Chiller Energy Recovery: One type of energy recovery that is not given much thought is that of recovering energy from motor heat and/or heat of compression from chillers. As engineers, we all know that a large amount of heat is rejected to the atmosphere either by the air-cooled condenser coil, in air-cooled equipment, or by cooling towers, in water-cooled equipment, all while a demand for heat probably exists for domestic water heating requirements or, most likely, for system reheat requirements created by increased minimum airflow rates that are created by increased OA requirements. The use of de-superheaters in the refrigerant systems of air-cooled chilled water systems should be resurrected in order to achieve the recovery of heat available. However, for the purpose of this article, the same heat recovery used in a water-cooled system could be used in an air-cooled application. The system intended for discussion is a sidestream chiller application. A water-cooled chiller can be applied in a sidestream situation where the water-cooled chiller is used to pre-cool the chilled water while the heat generated from this chiller is removed via the condenser bundle. Using the refrigerants available today can result in water temperatures up to 140ºF. Due to heat of compression, the heat available to be recovered from the condenser can be as high as 30% greater than the Btuh of cooling capacity. In this scenario, the chiller is controlled by leaving condenser water temperature and therefore the chiller controller must be able to accommodate this change from leaving chilled water temperature, when in the cooling mode, to leaving condenser water temperature, when in the heating mode. Selection and sizing of these heat recovery chillers should be done by comparing the heating and cooling loads of the building. Theoretically, there is a point, at some ambient condition, where the heat load and the cooling load are identical. This is the point at which the chiller should be sized/selected. This evaluation usually requires at least 12 months of data, for an existing facility, or can be estimated using a load profile of an energy analysis program.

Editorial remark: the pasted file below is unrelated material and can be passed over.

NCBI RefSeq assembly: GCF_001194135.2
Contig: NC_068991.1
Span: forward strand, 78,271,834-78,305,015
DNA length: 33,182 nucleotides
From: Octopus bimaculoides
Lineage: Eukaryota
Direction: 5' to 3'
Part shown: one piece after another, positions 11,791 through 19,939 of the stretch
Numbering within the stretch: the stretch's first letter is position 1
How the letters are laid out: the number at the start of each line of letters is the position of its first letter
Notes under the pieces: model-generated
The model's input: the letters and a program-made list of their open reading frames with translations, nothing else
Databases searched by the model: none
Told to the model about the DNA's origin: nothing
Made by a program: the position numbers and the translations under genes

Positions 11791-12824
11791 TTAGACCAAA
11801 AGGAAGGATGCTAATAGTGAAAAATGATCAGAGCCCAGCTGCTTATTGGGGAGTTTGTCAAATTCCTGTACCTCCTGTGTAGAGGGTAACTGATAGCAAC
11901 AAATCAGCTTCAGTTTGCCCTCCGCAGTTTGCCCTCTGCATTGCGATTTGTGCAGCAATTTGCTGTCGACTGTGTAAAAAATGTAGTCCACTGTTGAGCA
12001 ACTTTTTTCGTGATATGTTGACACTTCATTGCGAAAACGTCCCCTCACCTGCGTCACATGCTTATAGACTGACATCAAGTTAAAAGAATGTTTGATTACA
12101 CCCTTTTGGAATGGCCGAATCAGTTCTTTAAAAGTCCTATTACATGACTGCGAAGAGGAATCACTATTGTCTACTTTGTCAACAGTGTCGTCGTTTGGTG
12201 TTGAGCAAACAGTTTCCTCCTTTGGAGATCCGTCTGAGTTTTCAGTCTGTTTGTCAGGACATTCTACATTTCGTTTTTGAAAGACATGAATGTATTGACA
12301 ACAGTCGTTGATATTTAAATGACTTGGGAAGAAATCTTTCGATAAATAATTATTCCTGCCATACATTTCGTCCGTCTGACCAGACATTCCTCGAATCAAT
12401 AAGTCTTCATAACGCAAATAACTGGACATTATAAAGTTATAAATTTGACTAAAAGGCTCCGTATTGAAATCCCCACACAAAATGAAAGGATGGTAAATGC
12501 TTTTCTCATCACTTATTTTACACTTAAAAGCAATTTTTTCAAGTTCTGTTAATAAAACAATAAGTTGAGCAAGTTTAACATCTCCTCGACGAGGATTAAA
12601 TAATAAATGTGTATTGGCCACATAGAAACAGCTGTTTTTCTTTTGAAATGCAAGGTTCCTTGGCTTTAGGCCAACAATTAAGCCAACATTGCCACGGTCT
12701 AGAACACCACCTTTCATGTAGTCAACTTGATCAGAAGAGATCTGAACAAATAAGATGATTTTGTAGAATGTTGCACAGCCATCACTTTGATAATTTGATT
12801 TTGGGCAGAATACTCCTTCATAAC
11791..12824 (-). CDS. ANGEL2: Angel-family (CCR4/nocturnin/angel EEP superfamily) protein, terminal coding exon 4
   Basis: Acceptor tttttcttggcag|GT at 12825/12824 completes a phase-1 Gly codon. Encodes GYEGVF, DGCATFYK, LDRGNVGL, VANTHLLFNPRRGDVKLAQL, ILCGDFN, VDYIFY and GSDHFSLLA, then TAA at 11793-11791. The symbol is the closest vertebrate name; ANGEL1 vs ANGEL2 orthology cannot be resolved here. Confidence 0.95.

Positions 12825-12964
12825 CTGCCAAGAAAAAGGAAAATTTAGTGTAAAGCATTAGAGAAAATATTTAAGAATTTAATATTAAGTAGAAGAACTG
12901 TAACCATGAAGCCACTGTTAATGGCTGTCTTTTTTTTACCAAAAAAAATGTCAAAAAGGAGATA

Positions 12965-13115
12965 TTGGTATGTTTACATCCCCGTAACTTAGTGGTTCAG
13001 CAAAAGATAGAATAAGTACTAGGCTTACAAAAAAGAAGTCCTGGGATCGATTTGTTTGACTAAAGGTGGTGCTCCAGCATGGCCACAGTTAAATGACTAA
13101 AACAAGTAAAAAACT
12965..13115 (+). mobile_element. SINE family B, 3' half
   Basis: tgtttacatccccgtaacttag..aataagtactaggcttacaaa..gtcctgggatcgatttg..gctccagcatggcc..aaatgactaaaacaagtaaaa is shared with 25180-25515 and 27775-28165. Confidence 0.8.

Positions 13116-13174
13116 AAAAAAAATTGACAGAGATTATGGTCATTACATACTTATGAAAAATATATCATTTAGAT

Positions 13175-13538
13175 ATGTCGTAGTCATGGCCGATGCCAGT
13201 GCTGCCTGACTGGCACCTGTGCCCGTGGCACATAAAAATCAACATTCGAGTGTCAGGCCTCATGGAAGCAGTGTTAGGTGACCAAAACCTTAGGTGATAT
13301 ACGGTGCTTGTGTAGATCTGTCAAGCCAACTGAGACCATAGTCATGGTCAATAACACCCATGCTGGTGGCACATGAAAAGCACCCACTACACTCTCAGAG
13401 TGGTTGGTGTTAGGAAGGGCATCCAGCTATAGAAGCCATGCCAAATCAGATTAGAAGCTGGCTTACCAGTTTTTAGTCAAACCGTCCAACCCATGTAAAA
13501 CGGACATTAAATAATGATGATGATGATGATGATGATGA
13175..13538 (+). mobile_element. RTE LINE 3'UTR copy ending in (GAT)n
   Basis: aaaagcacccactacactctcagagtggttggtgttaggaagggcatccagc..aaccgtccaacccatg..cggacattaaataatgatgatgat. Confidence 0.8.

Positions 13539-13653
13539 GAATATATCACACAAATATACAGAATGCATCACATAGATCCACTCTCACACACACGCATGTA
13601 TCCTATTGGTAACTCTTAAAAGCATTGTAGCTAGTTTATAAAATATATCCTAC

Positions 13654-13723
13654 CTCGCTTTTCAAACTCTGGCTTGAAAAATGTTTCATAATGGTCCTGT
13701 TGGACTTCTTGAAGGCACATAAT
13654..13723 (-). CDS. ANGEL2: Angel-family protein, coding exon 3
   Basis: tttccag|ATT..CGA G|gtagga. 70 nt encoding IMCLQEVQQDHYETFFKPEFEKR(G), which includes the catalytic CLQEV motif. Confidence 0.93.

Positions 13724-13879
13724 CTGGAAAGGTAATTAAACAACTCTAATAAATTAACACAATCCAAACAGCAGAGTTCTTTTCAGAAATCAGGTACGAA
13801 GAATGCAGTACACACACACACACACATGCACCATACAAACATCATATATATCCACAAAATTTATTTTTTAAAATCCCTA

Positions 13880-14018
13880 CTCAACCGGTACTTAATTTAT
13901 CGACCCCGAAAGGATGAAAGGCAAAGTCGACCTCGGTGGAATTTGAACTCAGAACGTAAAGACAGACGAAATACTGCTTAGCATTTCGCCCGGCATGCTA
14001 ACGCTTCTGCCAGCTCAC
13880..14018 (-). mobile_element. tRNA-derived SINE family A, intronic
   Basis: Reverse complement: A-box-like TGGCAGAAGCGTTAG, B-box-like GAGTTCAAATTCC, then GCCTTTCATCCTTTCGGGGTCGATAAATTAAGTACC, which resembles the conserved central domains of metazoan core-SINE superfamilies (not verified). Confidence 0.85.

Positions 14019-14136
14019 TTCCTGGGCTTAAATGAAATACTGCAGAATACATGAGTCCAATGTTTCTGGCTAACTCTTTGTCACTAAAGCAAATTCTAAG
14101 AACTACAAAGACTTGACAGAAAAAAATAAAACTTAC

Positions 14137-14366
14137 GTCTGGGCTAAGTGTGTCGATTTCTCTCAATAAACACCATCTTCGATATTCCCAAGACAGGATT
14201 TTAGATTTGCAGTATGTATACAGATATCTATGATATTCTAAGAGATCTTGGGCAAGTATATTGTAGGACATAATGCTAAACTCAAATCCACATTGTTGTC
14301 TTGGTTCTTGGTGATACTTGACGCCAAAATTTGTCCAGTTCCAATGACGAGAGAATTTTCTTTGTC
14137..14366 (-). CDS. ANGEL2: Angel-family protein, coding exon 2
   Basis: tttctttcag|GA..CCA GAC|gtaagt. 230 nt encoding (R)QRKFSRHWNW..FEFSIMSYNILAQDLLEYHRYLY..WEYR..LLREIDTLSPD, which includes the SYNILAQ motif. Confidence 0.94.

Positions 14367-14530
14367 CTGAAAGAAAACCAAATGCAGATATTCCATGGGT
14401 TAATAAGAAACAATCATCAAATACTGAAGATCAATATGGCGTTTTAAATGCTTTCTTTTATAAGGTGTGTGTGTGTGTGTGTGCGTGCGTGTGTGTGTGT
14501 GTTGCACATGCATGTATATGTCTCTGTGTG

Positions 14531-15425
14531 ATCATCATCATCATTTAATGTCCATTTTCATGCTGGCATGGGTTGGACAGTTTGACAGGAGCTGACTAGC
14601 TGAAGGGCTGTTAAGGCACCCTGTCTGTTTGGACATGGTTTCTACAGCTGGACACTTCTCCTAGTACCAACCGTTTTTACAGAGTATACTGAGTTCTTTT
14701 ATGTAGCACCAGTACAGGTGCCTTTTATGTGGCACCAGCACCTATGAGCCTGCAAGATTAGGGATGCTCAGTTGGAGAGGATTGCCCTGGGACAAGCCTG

Conclusion: Energy recovery systems once ignored due to the lack of economic feasibility should be considered in every application. No amount of energy recovery is too small. Energy recovery must be used more and more in today's HVAC systems if the industry is to realize the degree of low energy usage desired. More than the desire of low energy usage, mandates by federal and state codes are increasing as well as that of organizations such as the United States Green Building Council (USGBC) and ASHRAE Standard 90.1. However, the oblivious consideration of saving energy without regard to the economic impact is counterintuitive to conventional design considerations and to those of us who believe in the definition of "Is it worth it?", but there are design applications that have merit in both energy to be recovered and in payback on invested capitol. Our job as engineers is becoming more challenging and will require more time to evaluate these systems, However, our engineering community both locally and nationally has the brightest minds ever, in my opinion. This is a very exciting time in the HVAC industry and I believe that we are up to the challenge.
When selecting fans (exhaust fans, fans for AHU's) make sure that the BHP is selected with drive losses. Drive losses occur and will drastically effect the size of the motor horspower selected for the fan. Coordinate this with your fan representative and check catalogue data.
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ASRE: The Early Years
The American Society of Refrigerating Engineers (ASRE) was founded in 1904 as a national institution.
However, by 1906 when its memebership totaled 146, it already had members from Canada, England, India, the Argentine Republic, Australia and New Zealson.